17 Baby Names You Didn't Know Were "Totally Made Up"
Want to drive the baby-naming public up the wall? Tell them you're naming your daughter Renesmee. Author Stephenie Meyer invented the name for the half-vampire child in her wildly popular Twilight series. In the story it's simply an homage to the child's two grandmothers, Renee and Esmé. To the traditional-minded, though, Renesmee has become a symbol of everything wrong with modern baby naming: It's not a "real name." The author just made it up, then parents followed in imitation of pop culture.
All undeniably true, yet that history itself is surprisingly traditional.
Writers have always made up names, and thank goodness. Our naming culture is much the richer for their inventions. Shakespeare in particular introduced many names we now consider classics, and centuries of writers have followed in his footsteps. Renesmee may or may not end up joining the name canon, but remember that the names below were all just as "made up" once upon a time.
[Note for sticklers: Each of the writers below is credited with using the name inventively -- as a coinage rather than a recycling of a familiar name -- and with introducing the name to the broader culture. Scattered previous examples of usage may exist, since name creativity isn't limited to writers.]
Wendy. Wendy looks like a nickname, and may have occasionally been used as one. But we know it today entirely via Peter Pan. Author J.M. Barrie named his Wendy after a childhood nickname "fwendy-wendy" ("friend").
Cedric. Sir Walter Scott created this name in 1820 for the father of Ivanhoe. He was probably thinking of the actual Saxon name Cerdic. Close enough.
Miranda. Shakespeare took his name-building seriously. The name of The Tempest's heroine tells you she's an object of admiration: Miranda is Latin for admirable, or "to be marvelled at."
Vanessa. If you want an 18th-century Renesmee, here's the name for you. Jonathan Swift wrote the poem "Cadenus and Vanessa" for a woman named Esther Vanhomrigh, and constructed the heroine's name out of bits of Vanhomrigh's first and last.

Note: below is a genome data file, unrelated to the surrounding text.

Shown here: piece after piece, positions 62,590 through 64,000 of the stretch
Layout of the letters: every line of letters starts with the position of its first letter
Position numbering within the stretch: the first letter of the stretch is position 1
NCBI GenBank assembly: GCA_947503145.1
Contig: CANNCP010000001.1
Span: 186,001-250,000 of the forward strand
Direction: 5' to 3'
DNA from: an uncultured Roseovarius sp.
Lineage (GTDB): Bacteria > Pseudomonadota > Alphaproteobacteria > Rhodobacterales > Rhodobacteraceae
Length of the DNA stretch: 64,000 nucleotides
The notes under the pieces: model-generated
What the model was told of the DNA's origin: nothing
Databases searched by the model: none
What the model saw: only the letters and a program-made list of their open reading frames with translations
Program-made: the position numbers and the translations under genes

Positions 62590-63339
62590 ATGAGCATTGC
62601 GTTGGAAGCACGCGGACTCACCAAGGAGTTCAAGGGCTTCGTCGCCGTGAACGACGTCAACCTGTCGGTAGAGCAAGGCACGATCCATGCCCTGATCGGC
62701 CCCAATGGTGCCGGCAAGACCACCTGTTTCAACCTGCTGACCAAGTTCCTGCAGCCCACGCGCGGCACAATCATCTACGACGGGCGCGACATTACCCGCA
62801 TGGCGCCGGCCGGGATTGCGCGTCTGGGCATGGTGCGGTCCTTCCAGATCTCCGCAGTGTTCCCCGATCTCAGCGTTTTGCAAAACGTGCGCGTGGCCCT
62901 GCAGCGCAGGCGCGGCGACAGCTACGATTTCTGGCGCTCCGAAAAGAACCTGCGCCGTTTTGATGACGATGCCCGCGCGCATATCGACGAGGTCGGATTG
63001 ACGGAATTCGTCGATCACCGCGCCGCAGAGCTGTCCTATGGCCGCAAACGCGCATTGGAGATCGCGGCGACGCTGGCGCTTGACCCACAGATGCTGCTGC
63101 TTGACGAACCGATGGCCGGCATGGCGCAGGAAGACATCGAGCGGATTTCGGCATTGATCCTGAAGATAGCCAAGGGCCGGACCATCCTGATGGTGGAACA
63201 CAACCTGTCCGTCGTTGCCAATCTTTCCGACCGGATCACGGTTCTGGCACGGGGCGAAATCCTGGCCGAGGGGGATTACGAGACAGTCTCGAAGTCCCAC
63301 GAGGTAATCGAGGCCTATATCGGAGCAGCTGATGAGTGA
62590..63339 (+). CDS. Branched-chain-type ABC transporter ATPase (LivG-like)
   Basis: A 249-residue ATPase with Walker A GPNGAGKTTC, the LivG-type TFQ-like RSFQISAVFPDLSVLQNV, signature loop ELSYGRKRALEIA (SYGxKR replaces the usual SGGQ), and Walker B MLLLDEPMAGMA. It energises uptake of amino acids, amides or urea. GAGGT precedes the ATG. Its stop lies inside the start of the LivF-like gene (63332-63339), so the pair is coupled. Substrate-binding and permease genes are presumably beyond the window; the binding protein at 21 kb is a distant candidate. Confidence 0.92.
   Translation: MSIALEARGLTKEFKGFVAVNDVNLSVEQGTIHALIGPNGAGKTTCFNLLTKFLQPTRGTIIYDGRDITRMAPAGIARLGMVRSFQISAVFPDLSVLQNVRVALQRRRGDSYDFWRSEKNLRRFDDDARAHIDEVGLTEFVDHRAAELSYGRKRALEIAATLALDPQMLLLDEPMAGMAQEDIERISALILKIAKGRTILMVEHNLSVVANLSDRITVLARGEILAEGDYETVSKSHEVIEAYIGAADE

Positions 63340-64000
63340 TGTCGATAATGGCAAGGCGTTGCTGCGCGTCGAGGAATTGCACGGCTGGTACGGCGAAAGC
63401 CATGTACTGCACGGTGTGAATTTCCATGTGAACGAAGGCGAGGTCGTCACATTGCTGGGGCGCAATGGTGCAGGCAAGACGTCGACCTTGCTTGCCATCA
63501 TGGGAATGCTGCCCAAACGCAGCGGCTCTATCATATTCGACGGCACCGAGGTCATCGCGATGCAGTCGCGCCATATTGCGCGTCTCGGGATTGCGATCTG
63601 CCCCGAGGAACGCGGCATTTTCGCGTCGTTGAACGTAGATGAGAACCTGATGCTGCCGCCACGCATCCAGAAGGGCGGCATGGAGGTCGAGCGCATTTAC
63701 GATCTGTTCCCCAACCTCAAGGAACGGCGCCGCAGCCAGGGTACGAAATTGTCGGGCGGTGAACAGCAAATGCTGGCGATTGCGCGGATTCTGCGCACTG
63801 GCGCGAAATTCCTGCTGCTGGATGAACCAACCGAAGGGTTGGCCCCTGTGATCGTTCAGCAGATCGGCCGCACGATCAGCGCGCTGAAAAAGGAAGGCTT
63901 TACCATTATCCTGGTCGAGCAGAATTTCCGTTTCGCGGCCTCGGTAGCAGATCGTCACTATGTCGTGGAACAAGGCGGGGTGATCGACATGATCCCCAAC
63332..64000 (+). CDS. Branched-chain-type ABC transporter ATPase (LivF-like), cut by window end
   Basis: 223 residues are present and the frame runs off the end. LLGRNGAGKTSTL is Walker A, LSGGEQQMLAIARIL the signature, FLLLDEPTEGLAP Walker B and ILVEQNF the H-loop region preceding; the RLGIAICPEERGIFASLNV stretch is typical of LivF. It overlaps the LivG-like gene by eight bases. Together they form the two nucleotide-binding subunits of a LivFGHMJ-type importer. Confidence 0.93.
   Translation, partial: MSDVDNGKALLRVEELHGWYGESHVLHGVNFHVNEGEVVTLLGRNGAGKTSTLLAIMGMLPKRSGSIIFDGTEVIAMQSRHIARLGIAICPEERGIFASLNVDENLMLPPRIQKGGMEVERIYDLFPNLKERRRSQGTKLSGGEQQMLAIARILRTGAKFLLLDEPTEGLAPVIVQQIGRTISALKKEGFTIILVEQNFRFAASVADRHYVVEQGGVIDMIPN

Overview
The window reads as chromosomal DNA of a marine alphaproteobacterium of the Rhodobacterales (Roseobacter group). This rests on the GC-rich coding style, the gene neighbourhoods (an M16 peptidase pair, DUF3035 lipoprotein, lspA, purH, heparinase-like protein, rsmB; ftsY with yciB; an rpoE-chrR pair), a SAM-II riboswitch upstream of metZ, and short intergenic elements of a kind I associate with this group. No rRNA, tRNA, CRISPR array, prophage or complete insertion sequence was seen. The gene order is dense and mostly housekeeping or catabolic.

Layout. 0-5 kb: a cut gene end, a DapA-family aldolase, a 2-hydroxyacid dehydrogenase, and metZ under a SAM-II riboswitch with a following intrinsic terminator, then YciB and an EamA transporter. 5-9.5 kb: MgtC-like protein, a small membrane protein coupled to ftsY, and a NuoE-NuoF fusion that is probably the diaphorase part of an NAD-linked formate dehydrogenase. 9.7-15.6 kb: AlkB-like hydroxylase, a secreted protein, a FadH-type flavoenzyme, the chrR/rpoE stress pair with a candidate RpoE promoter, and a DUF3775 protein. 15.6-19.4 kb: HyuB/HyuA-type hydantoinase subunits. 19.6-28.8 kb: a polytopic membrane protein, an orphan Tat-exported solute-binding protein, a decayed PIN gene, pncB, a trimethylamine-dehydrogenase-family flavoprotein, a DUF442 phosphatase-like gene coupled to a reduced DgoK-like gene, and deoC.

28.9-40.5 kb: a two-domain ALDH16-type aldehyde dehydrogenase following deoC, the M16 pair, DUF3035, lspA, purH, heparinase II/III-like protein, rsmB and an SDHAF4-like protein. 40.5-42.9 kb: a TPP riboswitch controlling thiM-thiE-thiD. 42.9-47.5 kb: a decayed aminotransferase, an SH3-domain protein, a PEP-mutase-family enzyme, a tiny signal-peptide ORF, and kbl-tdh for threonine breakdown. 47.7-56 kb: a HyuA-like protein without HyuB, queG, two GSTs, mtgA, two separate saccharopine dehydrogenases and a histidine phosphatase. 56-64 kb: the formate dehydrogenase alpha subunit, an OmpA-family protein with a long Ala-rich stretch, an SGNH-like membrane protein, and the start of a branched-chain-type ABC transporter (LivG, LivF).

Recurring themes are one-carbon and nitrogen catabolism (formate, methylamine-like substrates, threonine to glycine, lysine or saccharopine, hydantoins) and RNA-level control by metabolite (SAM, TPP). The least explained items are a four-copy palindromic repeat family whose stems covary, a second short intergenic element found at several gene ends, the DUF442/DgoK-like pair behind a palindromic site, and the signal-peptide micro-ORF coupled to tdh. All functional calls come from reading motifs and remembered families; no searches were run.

Coraline. Coraline is the title character of Neil Gaiman's creepy 2002 children's novel, which became a creepily beloved animated film. The name's origin was a simple mistake: Gaiman mistyped Caroline and like the result. Hundreds of girls now receive the name every year.
Evangeline. The poem Evangeline, A Tale of Acadie was Henry Wadsworth Longfellow's greatest popular success. If the heroine's name sounds like a saintly French classic, tip your cap to Longfellow.
Amanda. 17th-century writers took a page from Shakespeare's folios, building this name from the Latin for "lovable" on the model of the Bard's creation Miranda. Playwright Colley Cibber is usually given the credit.
Gloria. Gloria is the Latin for "glory," but it owes its life as a women's name to two popular writers of the late 19th century: George Bernard Shaw and E.D.E.N. Southworth. (That's short for Emma Dorothy Eliza Nevitte, thank you very much.)
Dorian. Oscar Wilde's Dorian Gray was a reprobate with a hidden, damning portrait. He's one of literature's most fashionably named heels.
Clarinda. In Edmund Spenser's epic poem The Faerie Queene, Clarinda (also called Clarin) was the duplicitous maidservant to Radigund, Queen of the Amazons. But style talks: it was Clarinda, not Radigund, that caught on as a name.
Cora. James Fenimore Cooper introduced this name in The Last of the Mohicans. It's been speculated that he was inspired by the Ancient Greek Kore ("maiden"), which was a name for Persephone and thus boded ill for poor Cora.
Pamela. Elizabethan poet Sir Philip Sidney introduced this name, though he stressed the middle syllable. The name caught on more (and acquired a new stress pattern) after the 1740 publication of Samuel Richardson's novel Pamela. Even then, it was hardly conventional. Henry Fielding poked fun at Pamela in a novel of his own, writing "a very strange name, Pamela, or Pamela; some pronounced it one way, and some the other."
Fiona. This Scottish and English favorite was invented by 18th-century Scottish poet James Macpherson. The Irish name Fíona may look the same written down, but strangely enough it's completely unrelated.
Jessica. Jessica was the daughter of Shylock in The Merchant of Venice – apparently it was Shakespeare's idea of a typical Jewish name. Speculation is that he based it on Jesca, a spelling of the obscure biblical name Iscah/Yisca that's found in some Bibles of his time.
Lucinda. This romantic extension of Lucia first showed up in Spanish in the form of Don Quixote's Luscinda, then leapt to French as Lucinde thanks to a Molière play. But it was in the English spelling Lucinda that the name became immortal.
Ronia. Swedish Legend Astrid Lindgren, creator of Pippi Longstocking, had another great hit in the 1981 book Ronja Rövardotter ("Ronia the Robber's Daughter"). Ronja has become a modern classic in Northern Europe.
Imogen. Like Coraline, this name was born of a spelling error. The character Imogen in Shakespeare's Cymbeline is based on a legendary Queen Innogen. Shakespeare, or quite likely his printer, read the n's as an m, and a new classic name was born.